Local News

Storm waters leave some still trapped in Wilson, Edgecombe counties

Posted May 1, 2014
Updated May 2, 2014

— Residents across central and eastern North Carolina on Thursday continued to pick up debris from this week's storms, but for some in Wilson and Edgecombe counties, they were trapped in their homes by standing flood waters.

Contentnea Creek in southeastern Wilson County washed over, causing swamp water and carp to cover roads and wheat fields.

Water covered Pelt Road near Stantonsburg, forcing some residents to use boats or 4-wheel vehicles to get by.

"I've seen it this bad, but only from Hurricane Floyd," said Cody Home, who lives in the area.

Jerry Wiggs used his pickup truck to take his sister-in-law to work.

"It took a risk, that's what I done," he said. "We went fine going through, but when I came back, I was by myself, and I got too far over."

His truck lost traction. Wiggs thought he would be swept away.

"It was scary," he said.

The flooded roads forced Wendy Wood to call out of work Thursday.

"I had to. I called my boss and said 'I can't get out,'" she said.

Storms devastating the Midwest, Gulf Coast and Northeast this week brought flooding to Wilson and Fayetteville; confirmed tornadoes in Cumberland, Sampson and Edgecombe counties; and thunderstorms and strong winds across the region Tuesday and Wednesday. Twisters touched down in Stedman, Salemburg and Conetoe, officials said. No deaths were reported due to severe weather.

In Fayetteville, 15 people spent Wednesday night at a storm shelter due to their homes being flooded. Nine remained in the shelter Thursday afternoon.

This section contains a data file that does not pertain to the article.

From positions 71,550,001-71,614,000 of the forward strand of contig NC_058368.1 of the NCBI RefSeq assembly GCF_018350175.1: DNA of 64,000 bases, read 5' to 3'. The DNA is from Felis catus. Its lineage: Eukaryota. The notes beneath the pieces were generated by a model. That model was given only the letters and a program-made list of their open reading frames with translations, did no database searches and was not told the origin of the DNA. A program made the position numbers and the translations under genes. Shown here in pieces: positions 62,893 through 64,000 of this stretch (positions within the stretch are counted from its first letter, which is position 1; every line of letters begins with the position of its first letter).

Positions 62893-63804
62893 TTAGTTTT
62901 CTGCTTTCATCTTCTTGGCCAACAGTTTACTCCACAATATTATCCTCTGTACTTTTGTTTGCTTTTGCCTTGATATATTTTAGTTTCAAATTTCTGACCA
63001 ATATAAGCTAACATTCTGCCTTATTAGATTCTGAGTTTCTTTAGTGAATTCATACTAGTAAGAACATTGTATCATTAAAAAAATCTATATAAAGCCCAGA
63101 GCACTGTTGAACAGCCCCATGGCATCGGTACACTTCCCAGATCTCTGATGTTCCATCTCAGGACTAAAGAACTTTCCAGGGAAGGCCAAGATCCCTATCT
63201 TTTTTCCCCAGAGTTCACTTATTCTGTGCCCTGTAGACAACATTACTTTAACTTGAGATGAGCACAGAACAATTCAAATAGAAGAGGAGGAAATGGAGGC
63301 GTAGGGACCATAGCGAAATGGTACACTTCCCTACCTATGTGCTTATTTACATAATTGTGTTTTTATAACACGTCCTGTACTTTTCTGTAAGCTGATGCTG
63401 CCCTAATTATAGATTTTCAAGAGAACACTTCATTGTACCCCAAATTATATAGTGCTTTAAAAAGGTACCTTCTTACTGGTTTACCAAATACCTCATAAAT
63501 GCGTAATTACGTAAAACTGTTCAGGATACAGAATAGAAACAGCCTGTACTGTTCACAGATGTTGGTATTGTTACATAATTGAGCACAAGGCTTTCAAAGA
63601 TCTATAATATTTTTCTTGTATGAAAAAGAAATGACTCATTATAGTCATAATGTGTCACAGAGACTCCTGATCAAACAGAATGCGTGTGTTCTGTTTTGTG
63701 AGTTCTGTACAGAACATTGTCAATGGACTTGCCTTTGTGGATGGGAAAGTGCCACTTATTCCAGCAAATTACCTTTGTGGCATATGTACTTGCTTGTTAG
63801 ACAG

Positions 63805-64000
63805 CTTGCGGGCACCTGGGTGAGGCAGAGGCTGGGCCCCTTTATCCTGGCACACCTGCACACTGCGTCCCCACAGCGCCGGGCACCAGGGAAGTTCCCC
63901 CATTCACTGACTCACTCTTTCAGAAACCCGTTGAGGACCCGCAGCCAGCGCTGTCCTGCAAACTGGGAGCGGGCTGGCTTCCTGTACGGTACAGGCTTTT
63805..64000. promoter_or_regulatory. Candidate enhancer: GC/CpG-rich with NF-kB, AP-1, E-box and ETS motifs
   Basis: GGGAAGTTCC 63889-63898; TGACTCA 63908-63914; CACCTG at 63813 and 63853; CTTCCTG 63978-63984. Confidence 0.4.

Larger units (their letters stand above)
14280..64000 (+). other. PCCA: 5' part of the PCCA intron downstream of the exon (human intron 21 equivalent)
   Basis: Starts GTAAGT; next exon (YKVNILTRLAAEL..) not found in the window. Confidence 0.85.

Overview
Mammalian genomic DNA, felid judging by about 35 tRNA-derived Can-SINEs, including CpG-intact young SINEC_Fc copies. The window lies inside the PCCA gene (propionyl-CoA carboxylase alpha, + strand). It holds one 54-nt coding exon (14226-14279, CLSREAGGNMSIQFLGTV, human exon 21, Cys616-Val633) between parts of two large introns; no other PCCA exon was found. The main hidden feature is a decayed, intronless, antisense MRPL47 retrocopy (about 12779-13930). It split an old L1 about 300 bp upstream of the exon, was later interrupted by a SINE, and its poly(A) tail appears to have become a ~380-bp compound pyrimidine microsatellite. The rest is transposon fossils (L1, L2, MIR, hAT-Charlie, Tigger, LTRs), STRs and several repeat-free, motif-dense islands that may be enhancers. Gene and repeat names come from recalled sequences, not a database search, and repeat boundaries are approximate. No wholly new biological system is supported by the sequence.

Storm waters caused 800,000 gallons of untreated waste water to overflow into Buckhead Creek in Fayetteville, officials said. The overflow ended early Wednesday morning after flood waters subsided and replacement equipment was installed. The overflow did not cause any environmental impact due to the waste water being heavily diluted by storm water, officials said.

Edgecombe County officials said 12 to 15 homes along Mooring Road received minor damage Wednesday. Several area barns also lost roofs, officials said.

On Doge Point Drive in Pinetops, standing flood waters kept people in about a dozen homes trapped.

"It is up to your knees, and it is moving too," said Sarah Bridgers, who lives on the street. "With everything in there with it. Fish, everything. We have seen fish out here."

The moving water - and the things moving in it - did not stop neighborhood children from playing in it.

And diving in it.

And boating in it.

"We are having a good time today," said Abel Oviedo-Salazar, who played in the water.

Juan Gallardo was brave enough to drive through it, even as the water reached the front bumper of his car.

"I can't believe it, but I did," he said.


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  • Mannin Black May 2, 2014
    user avatar

    I have seen plenty of people driving through floodwater this week. Why? Because they want to. At local gas station, there are multiple entrances, from the left, right and two rear entrances from the foodlion parking lot. Only one of the rear entrances had two feet of water standing there, guess which way half the people I seen choosed? That's right. The flooded one.

  • Super Hans May 2, 2014

    They don't sound like the brightest bulbs in the box.

  • Obamacare returns again May 2, 2014

    Kids were actually swimming in that water? That's a good way to get extremely sick.